Automotive manufacturers have started to offer tintable smart glass to some vehicle models. In this blog we look how using flexible liquid crystal cells in smart windows can bring benefits to vehicle design, environmental impact, and the customer experience.
With winter bringing shorter days, the sun is now noticeably lower during my daily commute to and from the FlexEnable office. It is not a long journey by any means, but at the moment I do seem to spend a fair amount of time trying to avoid the sun’s glare. By a quirk of design, the sun shade below my sunroof is not opaque and the light seems to hit it at just the wrong angle every morning and I have to adjust my position more than once to ensure that the sun is not in my eyes – not ideal when travelling along busy roads – and I find myself wishing for a simpler solution.
Tintable Smart Glass
In the past few years, automotive manufacturers have started to offer tintable glass as an option, providing a controllable way to adjust the amount of light and heat let in to the vehicle using glass liquid crystal (LC) technology. However, these have almost exclusively been used in smaller areas where the glass requires less curvature, or curves along a single axis, such as sunroofs – the manufacturing and forming process requires high temperatures, and more complex curvature can be difficult to achieve.
Vehicle design – efficiency is key
Vehicle design is trending towards flowing lines with curved surfaces and lightweight glass for practical reasons, as well as aesthetics. The Drag Coefficient, an aerodynamic measurement of how well a vehicle travels through the surrounding air, is now an important spec in the list for manufacturers and for customers. A low drag coefficient can potentially mean a longer range and higher efficiency for electric cars and less fuel burned for combustion engines – a feature important to todays’ customers looking to make a more environmentally conscious purchase.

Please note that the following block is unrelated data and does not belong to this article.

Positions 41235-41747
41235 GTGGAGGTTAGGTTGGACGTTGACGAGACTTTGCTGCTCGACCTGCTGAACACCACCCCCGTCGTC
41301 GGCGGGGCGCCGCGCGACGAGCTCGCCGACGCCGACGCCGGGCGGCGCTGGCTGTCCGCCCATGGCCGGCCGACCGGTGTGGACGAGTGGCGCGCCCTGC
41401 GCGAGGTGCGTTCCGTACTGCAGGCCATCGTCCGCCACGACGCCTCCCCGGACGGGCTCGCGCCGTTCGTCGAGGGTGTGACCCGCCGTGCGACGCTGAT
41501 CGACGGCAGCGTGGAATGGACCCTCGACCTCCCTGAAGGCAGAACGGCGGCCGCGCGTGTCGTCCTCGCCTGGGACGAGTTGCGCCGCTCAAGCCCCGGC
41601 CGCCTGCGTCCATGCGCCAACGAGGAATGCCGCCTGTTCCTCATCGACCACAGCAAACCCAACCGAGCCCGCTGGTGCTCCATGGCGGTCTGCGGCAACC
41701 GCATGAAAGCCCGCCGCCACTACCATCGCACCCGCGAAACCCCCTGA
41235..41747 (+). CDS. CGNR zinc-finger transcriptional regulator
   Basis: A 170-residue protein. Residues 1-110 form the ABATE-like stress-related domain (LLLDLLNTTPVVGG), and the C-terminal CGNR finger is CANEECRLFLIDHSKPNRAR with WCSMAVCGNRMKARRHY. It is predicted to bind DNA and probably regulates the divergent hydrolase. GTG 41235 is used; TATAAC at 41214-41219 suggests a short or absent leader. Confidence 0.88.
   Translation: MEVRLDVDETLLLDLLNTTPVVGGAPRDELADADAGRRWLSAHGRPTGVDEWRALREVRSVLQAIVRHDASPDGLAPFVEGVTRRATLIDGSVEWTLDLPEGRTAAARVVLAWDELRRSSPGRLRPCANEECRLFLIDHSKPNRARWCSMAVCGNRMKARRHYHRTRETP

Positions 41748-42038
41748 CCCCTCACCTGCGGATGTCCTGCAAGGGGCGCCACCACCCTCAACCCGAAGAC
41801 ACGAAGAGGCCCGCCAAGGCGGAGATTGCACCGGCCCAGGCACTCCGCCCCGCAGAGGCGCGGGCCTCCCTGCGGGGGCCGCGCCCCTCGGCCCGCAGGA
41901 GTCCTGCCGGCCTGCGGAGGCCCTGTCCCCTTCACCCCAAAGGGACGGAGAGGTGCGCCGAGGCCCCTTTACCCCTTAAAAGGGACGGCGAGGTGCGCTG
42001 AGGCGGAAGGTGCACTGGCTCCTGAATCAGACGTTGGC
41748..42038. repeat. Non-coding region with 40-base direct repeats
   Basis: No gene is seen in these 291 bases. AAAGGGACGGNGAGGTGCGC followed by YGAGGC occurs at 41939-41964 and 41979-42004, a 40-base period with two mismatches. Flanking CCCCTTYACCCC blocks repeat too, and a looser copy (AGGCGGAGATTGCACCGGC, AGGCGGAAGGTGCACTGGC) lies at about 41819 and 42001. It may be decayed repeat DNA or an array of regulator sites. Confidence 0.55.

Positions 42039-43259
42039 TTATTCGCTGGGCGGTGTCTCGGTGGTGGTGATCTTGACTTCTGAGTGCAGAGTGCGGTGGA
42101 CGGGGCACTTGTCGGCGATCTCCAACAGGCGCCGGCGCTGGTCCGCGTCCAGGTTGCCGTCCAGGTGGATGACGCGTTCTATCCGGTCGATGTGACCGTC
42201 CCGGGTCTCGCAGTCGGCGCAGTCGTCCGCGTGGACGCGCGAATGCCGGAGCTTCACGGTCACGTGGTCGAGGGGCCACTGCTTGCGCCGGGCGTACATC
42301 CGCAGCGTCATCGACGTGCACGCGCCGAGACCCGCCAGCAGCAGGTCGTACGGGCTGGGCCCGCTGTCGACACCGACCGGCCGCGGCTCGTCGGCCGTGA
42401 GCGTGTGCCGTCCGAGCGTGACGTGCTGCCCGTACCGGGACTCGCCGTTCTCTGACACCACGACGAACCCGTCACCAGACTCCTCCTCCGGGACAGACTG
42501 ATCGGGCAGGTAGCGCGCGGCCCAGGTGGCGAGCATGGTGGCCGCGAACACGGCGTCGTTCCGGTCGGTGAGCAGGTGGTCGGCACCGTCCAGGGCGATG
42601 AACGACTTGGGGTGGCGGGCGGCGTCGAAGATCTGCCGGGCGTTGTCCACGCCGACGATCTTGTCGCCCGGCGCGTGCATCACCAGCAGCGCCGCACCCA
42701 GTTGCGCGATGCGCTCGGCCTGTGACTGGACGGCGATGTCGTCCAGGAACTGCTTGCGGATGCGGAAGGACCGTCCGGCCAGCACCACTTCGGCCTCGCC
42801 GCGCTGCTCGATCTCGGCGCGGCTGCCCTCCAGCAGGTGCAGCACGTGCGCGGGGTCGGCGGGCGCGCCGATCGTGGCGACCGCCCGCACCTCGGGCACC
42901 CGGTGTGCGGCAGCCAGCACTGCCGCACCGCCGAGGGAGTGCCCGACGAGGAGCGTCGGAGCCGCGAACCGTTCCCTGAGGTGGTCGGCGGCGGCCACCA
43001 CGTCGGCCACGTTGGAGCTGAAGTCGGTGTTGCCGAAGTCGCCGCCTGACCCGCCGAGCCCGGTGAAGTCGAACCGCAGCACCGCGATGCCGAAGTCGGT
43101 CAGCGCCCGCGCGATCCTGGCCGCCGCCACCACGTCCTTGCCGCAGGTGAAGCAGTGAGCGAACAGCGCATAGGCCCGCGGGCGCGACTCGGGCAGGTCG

Flexible Liquid Crystal cells: conformable, fast, energy efficient
There is therefore a clear need for automotive smart glass that can both conform to today’s vehicle design requirements and offer LC technology for smart dimming. FlexEnable’s flexible organic transistors and LC cells, manufactured on plastic at a far lower temperature than glass, are the solution.
By using plastic substrates, the resultant LC film can easily be curved in two directions (biaxially), a requirement for the modern, efficiency-focused design of automotive glass surfaces. It can therefore be conformed to the curvature of any window, while adding virtually no extra weight at less than 100 microns thick.
This enables glass that is lighter, colour neutral, and can be switched at video rate to clear, tinted or anything in between. It can also be segmented, meaning that sections of the glass could be tinted/dimmed at different levels in different areas – for example, a darker strip across the top of a window to stop sun glare.
For automotive manufacturers, FlexEnable’s technology provides a low-temperature process that meets cost requirements with less environmental impact, and enables a new set of features and design possibilities for vehicles across a range. For customers, it brings features such as dimming to stop glare, for privacy, or to prevent the vehicle interior from heating up in strong sunlight and protecting valuable items inside.
In the case of my commute, a smart roof with automatic or controlled dimming that can switch quickly and prevent sunlight glare and manage heat effectively would definitely be a less cumbersome solution, and would certainly cause less wear on the sunshade (and my patience!).